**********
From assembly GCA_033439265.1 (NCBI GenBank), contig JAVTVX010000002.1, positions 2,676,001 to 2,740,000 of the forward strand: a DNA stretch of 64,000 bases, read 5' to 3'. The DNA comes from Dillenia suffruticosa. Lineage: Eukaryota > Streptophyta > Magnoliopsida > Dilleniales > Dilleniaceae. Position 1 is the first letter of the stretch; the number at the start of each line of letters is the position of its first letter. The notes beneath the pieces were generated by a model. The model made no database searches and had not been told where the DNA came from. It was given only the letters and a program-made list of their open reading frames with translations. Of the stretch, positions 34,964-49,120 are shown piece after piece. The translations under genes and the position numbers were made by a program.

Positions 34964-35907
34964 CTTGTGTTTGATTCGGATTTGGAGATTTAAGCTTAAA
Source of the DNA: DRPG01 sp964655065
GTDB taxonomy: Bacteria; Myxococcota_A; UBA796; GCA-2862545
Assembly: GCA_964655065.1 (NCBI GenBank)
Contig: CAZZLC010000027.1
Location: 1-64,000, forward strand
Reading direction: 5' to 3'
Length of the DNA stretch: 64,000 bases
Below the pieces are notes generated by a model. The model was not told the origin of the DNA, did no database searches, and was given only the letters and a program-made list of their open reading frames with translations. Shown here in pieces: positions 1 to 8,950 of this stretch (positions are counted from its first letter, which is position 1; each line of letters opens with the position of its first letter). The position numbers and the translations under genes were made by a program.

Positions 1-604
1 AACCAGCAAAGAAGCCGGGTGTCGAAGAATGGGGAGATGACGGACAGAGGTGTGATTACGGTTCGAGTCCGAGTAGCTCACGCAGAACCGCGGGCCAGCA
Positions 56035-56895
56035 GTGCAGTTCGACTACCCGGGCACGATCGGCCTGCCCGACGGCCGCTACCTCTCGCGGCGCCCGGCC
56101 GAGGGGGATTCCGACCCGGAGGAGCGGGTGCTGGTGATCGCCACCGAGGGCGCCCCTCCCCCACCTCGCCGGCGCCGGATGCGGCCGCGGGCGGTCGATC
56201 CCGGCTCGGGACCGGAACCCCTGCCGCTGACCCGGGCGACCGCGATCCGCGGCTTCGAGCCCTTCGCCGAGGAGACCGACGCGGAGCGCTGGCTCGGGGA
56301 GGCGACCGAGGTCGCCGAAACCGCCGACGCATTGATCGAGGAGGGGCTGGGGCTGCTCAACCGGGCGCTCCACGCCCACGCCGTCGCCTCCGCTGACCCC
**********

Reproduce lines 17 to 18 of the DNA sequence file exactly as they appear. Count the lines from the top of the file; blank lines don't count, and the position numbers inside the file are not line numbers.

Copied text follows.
56201 CCGGCTCGGGACCGGAACCCCTGCCGCTGACCCGGGCGACCGCGATCCGCGGCTTCGAGCCCTTCGCCGAGGAGACCGACGCGGAGCGCTGGCTCGGGGA
56301 GGCGACCGAGGTCGCCGAAACCGCCGACGCATTGATCGAGGAGGGGCTGGGGCTGCTCAACCGGGCGCTCCACGCCCACGCCGTCGCCTCCGCTGACCCC